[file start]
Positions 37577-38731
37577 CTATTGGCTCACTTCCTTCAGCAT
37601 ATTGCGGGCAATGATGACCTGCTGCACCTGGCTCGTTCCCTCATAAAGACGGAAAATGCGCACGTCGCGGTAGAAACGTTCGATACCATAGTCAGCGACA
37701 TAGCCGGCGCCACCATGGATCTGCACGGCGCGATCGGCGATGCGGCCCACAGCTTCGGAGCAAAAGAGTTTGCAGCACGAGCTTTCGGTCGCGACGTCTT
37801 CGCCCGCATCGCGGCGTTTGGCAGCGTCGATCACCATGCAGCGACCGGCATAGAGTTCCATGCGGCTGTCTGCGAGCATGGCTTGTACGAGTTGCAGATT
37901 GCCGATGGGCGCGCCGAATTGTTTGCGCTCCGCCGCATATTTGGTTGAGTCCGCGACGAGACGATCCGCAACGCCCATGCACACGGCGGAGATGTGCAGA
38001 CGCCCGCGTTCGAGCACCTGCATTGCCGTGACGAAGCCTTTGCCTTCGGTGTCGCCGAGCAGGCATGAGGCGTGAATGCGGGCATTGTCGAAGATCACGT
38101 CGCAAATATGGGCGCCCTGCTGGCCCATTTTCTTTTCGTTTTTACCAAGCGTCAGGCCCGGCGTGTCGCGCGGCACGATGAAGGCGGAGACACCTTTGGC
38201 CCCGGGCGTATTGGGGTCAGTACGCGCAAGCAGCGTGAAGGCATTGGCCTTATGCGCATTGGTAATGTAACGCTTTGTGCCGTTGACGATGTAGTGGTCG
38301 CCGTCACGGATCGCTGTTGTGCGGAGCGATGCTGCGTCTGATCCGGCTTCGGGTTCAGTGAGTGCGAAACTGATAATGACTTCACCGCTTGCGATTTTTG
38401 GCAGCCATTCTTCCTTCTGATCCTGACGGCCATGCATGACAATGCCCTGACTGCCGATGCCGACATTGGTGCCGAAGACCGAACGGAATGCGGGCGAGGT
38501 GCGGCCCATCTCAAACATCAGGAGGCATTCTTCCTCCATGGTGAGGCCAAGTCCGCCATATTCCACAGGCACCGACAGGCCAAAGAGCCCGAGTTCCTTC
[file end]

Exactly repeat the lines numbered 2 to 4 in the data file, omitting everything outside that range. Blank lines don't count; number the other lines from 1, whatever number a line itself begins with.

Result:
37577 CTATTGGCTCACTTCCTTCAGCAT
37601 ATTGCGGGCAATGATGACCTGCTGCACCTGGCTCGTTCCCTCATAAAGACGGAAAATGCGCACGTCGCGGTAGAAACGTTCGATACCATAGTCAGCGACA
37701 TAGCCGGCGCCACCATGGATCTGCACGGCGCGATCGGCGATGCGGCCCACAGCTTCGGAGCAAAAGAGTTTGCAGCACGAGCTTTCGGTCGCGACGTCTT